Daniel Sturridge may need to leave in the summer and certainly shouldn't start ahead of Roberto Firmino, a Klopp favourite who has proven that he deserves to start up front alongside Philippe Coutinho and Sadio Mané in attack. Individually the three are fine players, but when combined, they give Liverpool possibly the Premier League's best attacking unit with support from Adam Lallana in central midfield. The validity of Sturridge’s decline as a striker is not the focus here. The revisionism and portrayal of a player as one who has under-performed for some time is, however, extremely problematic. The general treatment and assessment of Sturridge has never been fair among a fanbase that claims to be the world’s best and bandies a slogan around without any discernible awareness of how their actions may be judged against it.
As for Liverpool, does this poor month eradicate the fact that 43 points from 19 league games is better than every single Liverpool season at that stage in the Premier League era? This does not detract from the fatigued form witnessed this year, but thinking of this season as potentially wasted or possibly in crisis is a curious stance to take. Let's put that into context for a moment. In the previous 24 seasons, no Liverpool side or manager has matched Klopp's current squad when 2017 began. The way this milestone was reached—against a Ped-led Manchester City—was significant.
Two draws and a defeat in the following three league games shouldn't cause so much panic. Defeats in both legs of the EFL Cup semi-final against Southampton and a replay against Plymouth shouldn't inspire fraught soul searching. Liverpool had no European football and went with a tighter squad, one that is tiring and still short in key areas. What Liverpool have done over the past three league games is to drop further away from Chelsea but still remain in the top four.
Liverpool's next best haul over the first 19 league games of the season was under Rafa Benítez in 2008/09 with 42 points, a point fewer than this season. Brendan Rodgers’ 2013/14 Liverpool boasted a precocious Raheem Sterling, a peerless Luis Suárez, and Daniel Sturridge in attack. Together they garnered 36 points after 19 games and 43 after 22 games. Liverpool currently stand on 45 points, two short of Benítez's 08/09 title challengers. Gérard Houllier's 2001/02 team collected 37 and 39 points after 19 and 22 games respectively. An inquest into the past month may be required, but Liverpool's season is not in need of one.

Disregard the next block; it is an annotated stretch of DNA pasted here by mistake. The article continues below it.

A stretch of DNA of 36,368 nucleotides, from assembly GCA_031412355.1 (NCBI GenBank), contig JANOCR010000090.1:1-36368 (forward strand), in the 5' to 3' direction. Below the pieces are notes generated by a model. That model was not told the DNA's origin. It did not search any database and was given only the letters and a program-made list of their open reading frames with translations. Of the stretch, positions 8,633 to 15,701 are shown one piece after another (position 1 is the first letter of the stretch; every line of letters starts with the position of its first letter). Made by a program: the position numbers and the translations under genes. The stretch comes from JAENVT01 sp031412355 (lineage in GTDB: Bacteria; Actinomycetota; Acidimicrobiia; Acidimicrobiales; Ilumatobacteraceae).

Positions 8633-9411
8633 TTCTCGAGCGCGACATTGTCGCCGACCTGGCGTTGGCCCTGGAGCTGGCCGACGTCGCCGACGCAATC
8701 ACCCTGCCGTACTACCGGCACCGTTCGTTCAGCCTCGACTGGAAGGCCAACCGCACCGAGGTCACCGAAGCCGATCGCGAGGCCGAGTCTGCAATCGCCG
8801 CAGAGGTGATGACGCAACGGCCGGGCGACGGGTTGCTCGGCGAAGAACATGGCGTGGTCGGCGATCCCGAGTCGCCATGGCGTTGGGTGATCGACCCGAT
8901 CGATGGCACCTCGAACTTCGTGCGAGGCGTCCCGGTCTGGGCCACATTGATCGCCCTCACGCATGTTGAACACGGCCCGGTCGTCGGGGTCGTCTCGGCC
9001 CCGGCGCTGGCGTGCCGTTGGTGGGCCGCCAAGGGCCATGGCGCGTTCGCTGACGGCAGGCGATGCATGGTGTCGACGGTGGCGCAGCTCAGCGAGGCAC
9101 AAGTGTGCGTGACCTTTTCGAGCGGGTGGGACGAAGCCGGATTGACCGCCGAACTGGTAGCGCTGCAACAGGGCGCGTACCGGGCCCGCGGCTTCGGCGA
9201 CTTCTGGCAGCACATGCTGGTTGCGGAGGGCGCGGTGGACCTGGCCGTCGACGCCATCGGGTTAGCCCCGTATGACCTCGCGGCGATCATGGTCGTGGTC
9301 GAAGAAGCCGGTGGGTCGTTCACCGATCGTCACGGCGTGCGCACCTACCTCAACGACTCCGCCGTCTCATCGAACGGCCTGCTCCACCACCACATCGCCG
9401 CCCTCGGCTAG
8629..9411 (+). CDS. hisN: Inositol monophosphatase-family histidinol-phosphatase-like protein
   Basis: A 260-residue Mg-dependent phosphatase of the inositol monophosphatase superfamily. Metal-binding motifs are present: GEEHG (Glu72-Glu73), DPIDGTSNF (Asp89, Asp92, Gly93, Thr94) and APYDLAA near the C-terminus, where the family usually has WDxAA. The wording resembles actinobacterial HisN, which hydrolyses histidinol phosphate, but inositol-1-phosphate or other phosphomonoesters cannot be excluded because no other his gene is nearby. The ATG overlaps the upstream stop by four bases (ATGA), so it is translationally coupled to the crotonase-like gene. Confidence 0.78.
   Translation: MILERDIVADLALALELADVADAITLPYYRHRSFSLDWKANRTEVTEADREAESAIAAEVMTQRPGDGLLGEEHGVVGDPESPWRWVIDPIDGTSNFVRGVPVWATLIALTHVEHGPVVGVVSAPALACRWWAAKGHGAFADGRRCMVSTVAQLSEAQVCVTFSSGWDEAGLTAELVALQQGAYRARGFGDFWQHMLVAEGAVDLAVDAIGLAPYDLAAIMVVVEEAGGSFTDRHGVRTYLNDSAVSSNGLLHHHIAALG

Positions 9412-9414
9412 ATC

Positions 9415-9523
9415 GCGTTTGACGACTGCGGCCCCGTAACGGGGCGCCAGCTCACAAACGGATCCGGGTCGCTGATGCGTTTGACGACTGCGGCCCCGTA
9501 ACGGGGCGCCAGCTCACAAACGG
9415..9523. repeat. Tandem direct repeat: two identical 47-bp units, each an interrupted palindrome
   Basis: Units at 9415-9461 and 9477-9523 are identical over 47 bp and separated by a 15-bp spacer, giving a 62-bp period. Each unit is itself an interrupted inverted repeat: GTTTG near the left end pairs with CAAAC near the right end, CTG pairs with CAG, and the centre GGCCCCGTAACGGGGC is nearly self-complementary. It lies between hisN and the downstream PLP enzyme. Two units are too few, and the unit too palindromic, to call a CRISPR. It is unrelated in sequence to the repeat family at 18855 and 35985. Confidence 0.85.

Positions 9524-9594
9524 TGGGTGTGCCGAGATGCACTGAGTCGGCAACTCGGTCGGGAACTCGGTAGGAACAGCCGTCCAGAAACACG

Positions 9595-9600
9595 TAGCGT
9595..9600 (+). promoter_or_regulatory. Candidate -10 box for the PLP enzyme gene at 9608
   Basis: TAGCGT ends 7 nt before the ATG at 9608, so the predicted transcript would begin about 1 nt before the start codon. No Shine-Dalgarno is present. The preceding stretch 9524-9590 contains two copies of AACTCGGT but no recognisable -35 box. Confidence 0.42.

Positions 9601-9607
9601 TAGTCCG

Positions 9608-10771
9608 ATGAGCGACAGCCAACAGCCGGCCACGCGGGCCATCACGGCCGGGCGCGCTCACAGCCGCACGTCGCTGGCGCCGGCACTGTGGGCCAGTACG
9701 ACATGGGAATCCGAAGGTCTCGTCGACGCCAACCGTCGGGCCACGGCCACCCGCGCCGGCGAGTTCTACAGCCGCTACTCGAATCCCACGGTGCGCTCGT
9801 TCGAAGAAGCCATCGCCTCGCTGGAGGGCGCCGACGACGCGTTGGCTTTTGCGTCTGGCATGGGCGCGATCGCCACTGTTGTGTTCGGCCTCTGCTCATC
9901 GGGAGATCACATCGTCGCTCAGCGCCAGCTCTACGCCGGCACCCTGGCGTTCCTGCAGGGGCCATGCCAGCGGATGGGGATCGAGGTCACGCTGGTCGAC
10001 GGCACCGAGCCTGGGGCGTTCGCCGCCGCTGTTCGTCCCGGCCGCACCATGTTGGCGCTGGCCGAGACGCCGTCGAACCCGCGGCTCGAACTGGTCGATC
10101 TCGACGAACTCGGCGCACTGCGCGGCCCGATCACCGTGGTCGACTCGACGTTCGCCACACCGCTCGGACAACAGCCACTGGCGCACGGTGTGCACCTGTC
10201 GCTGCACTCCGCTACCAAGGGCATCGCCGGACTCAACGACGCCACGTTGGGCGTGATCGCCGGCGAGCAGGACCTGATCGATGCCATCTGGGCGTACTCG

All the sides in the top six have experienced difficult periods that they had to recover from, but only Chelsea have shown monstrous consistency to deservedly sit at the top of the league. Liverpool need to improve but have set a historically high bar to live up to. What that means for the 16 league games and FA Cup campaign ahead is up to you. What isn't in doubt is the impact, force, vision, and charisma of Jürgen Klopp.
Don't forget that Liverpool responded to dropping five points against Bournemouth and West Ham United in December with four successive wins that got Klopp talking about the luck Chelsea's were benefitting from. The 49-year-old doesn't appear partial to mind games but was perhaps sensing Liverpool's growing momentum to challenge for the title. The draws with Sunderland (less than 48 hours after the previous league game) and Manchester United (Liverpool had lost 11 out 17 league matches at Trafford before the game) weren't terrible results, but the horrid home defeat to Swansea City compounded the failure to win either of those games. Klopp's substitutions against a team that was at the bottom of the table revealed a desperation to win the game and remain close enough to Chelsea to possibly unsettle the league leaders.
Like Liverpool fans, Klopp wants to win the Premier League title. This squad doesn't have the depth to do so, but Klopp believes in his players. It is fair to say they have served him well so far even with deficiencies in the squad, but beyond wanting action in the January transfer window—which would have given Liverpool a boost without the vital Mané, Liverpool have got most of it right. Comparing 24 Premier League seasons, not a difficult month that leaves Liverpool in the midst of a battle for a spot in the top four, would suggest that Liverpool's season is surely far from over.